Human rights treaties benefit the world's most oppressed

International human rights treaties really do work, and they work most effectively against the most repressive governments, argues Emily Hencken Ritter, associate professor of political science, in a new book called Contentious ...

Making metal with the lightness of air

Gold, silver and copper are heavy metals, but LLNL scientists can now make them nearly as light as air—in a form so tiny it can ride on a mosquito's back.

Gold-coated fungi are the new gold diggers

The thread-like fungi attach gold to their strands by dissolving and precipitating particles from their surroundings, in a process that could offer clues for finding new gold deposits.

Scientists proposed a novel configuration of nanoscopes

Scientists from Tomsk Polytechnic University together with colleagues proposed using special diffraction gratings with gold plates instead of microlenses used in the classic configuration to obtain images in nanoscopes. Microlenses ...

New Flatland material: Physicists obtain quasi-2D gold

Researchers from the MIPT Center for Photonics and 2-D Materials have synthesized a quasi-2-D gold film, revealing how materials not usually classified as two-dimensional can form atomically thin layers. Published in Advanced ...

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Gold (pronounced /ˈɡoʊld/) is a chemical element with the symbol Au (Latin: aurum) and an atomic number of 79. It has been a highly sought-after precious metal in jewelry, in sculpture, and for ornamentation since the beginning of recorded history. The metal occurs as nuggets or grains in rocks, in veins and in alluvial deposits. Gold is dense, soft, shiny and the most malleable and ductile pure metal known. Pure gold has a bright yellow color and luster traditionally considered attractive, which it maintains without oxidizing in air or water. It is one of the coinage metals and formed the basis for the gold standard used before the collapse of the Bretton Woods system in 1971.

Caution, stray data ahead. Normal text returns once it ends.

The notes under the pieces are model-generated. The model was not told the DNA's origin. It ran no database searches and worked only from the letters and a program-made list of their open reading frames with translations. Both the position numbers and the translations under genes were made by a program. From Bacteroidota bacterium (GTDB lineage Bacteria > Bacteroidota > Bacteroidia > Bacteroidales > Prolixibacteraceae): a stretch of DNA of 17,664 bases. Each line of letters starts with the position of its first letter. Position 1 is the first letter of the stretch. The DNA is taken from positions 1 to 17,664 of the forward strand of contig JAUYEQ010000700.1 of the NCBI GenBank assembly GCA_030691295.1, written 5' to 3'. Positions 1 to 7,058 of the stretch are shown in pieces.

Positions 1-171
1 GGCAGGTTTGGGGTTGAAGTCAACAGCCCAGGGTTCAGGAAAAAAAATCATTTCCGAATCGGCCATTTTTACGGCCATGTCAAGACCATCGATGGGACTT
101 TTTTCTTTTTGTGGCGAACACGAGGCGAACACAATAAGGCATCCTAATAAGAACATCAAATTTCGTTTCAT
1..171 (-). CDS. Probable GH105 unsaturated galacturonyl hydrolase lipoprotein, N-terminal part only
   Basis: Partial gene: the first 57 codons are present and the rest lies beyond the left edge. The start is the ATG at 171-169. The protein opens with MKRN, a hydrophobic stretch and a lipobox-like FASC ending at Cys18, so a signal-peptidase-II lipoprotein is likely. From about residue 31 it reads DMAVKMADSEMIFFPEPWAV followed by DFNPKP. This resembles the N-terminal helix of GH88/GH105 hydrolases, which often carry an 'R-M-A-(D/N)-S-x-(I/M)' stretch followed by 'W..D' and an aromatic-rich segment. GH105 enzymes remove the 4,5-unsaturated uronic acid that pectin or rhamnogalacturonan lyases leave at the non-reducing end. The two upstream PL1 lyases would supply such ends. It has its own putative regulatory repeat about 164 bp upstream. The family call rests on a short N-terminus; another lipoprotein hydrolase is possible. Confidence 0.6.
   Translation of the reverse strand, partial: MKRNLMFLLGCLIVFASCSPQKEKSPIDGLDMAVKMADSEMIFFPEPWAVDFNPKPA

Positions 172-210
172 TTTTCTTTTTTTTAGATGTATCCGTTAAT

At the end of 2006, it was estimated that all the gold ever mined totaled 158,000 tonnes. This can be represented by a cube with an edge length of just 20.2 meters. Modern industrial uses include dentistry and electronics, where gold has traditionally found use because of its good resistance to oxidative corrosion and excellent quality as a conductor of electricity. Chemically, gold is a transition metal and can form trivalent and univalent cations upon solvation. At STP it is attacked by aqua regia (a mixture of acids), forming chloroauric acid and by alkaline solutions of cyanide but not by single acids such as hydrochloric, nitric or sulfuric acids. Gold dissolves in mercury, forming amalgam alloys, but does not react with it. Since gold is insoluble in nitric acid which will dissolve silver and base metals, this is exploited as the basis of the gold refining technique known as "inquartation and parting". Nitric acid has long been used to confirm the presence of gold in items, and this is the origin of the colloquial term "acid test", referring to a gold standard test for genuine value.

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